Lack of resources, financial constraints and false promises from sponsors conspired to embarrass the independent candidate in Binga North’s by-election on Saturday.
The 24-year-old Disciple Munkuli was running against four other candidates but acknowledges that political campaigning is a costly process that requires lots of resources to reach more people.
Munkuli only received 220 votes while the incumbent Prince Dubeko Sibanda of Citizens Coalition for Change (CCC) won the Binga North seat by 10 130 votes.
The other candidates, Kudakwashe Mavula Munsaka of ZANU-PF received 7 971 votes while Peggy Mudimba of the MDC Alliance polled 356.
Munkuli, however, did manage to defeat Clive Muzamba of the United Democratic Alliance (UDA) party who garnered 136 votes.
However, this defeat has not deterred Munkuli who said it was a learning curve on how electoral processes run and how political campaigns in the country are handled.
“The voting process was good. I am satisfied with what I got. It is equivalent to my effort. Actually, l am surprised because I thought l would not get even a single vote,” he said, after previously noting that people expect to be given incentives by politicians, and do not vote if not given something.”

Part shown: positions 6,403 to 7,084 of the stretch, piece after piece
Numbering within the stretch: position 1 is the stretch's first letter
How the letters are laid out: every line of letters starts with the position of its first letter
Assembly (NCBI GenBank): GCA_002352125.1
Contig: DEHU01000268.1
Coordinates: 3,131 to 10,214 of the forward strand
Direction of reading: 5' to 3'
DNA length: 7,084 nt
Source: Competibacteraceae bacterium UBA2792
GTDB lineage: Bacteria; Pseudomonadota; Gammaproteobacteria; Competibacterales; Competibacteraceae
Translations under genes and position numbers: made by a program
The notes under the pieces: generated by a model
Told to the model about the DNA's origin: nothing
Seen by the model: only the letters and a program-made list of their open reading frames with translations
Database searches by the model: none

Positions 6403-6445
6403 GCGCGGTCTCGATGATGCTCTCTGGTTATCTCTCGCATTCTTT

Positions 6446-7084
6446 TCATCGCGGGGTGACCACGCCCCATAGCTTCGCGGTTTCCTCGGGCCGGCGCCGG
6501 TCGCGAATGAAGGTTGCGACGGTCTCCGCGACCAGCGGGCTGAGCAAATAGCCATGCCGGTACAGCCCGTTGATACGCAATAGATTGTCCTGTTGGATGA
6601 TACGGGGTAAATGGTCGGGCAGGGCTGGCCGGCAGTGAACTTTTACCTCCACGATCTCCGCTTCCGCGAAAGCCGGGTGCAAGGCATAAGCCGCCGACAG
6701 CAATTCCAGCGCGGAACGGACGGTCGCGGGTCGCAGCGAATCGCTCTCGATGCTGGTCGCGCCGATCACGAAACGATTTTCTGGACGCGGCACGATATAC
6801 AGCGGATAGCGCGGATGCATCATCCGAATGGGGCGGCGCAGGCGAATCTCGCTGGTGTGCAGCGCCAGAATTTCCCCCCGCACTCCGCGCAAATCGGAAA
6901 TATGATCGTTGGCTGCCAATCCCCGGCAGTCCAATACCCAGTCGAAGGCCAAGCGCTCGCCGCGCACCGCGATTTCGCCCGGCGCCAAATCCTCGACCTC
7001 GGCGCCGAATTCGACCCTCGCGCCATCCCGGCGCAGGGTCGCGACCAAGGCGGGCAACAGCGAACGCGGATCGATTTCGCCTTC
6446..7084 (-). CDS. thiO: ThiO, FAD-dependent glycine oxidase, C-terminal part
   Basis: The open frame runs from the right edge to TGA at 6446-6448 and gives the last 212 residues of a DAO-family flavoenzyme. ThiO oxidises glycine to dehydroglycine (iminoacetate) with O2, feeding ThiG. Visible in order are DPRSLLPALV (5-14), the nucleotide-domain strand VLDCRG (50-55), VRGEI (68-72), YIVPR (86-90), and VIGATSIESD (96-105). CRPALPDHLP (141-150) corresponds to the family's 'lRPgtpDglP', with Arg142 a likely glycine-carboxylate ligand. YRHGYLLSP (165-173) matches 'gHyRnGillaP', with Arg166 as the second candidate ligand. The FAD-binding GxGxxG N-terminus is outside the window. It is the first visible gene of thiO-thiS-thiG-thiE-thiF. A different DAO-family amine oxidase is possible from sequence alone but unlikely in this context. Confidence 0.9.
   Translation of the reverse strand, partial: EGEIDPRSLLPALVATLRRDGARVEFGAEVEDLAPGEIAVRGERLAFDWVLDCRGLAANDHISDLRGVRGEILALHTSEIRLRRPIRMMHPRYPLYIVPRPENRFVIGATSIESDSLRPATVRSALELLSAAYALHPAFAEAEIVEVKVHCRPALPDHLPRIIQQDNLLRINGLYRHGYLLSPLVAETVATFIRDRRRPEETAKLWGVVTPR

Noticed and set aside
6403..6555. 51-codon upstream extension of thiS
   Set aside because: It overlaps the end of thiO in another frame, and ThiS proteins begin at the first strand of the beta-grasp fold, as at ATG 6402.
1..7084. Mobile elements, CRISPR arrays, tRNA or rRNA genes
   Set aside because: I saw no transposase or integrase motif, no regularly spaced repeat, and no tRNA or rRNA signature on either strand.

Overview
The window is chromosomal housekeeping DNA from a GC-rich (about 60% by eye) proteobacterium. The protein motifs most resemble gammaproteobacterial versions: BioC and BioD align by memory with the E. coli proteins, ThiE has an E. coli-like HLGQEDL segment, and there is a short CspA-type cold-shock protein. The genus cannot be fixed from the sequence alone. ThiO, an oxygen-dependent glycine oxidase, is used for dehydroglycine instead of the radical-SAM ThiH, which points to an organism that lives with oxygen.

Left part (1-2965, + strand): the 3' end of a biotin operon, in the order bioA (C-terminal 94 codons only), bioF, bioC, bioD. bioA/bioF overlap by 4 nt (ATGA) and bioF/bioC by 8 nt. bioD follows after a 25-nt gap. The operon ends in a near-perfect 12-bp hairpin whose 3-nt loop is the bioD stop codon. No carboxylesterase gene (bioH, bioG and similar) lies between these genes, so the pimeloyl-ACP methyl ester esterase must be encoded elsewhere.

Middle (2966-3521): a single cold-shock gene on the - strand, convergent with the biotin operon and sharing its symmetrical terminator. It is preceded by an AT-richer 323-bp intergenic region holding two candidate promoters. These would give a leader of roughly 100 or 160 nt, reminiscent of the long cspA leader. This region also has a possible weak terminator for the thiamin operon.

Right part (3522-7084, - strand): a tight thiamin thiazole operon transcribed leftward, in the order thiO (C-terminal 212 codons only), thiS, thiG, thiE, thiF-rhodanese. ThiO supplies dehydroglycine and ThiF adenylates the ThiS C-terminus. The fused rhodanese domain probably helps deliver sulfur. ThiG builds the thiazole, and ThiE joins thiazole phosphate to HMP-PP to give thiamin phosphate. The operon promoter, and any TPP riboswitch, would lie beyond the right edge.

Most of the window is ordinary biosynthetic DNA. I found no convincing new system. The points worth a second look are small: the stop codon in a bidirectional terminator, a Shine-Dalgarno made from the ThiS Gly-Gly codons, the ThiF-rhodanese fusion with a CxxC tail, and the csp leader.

Munkuli said unlike his competitors he did not manage to go and meet people for campaigns due to financial challenges.
“Our sponsors didn’t manage to fulfil their promises. So, l used WhatsApp to campaign whilst only few people have smartphones in the area and to make matters worse there is no network,” he noted, highlighting that his campaign was limited to online media.
Although he did try to share his posters, he failed to distribute them to each and every ward.
However, Munkuli maintains the results he received motivated him “a lot” and remains optimistic that this is a start.
“Chances of winning were very high, the only problem is that l didn’t meet many people. People made calls that I must go and meet them but l failed. I hope and believe that next time I will win,” he said, adding he would certainly run again next year in the 2023 elections.
“Yes, I will. I could have won or come second, because of certain reasons l got this. I am working on my weaknesses to make sure that next time I make it.”
During his campaign, Munkuli, working with other locals, successfully appealed to the Zimbabwe Electoral Commission (ZEC) to provide electoral information and posters in their native Tonga language.
Most of the posters flighted by ZEC in Binga regarding the biometric voters’ registration exercise were written in Ndebele or Shona, which are not the local’s native languages.
Read more: https://cite.org.zw/binga-voters-want-electoral-material-in-local-languages/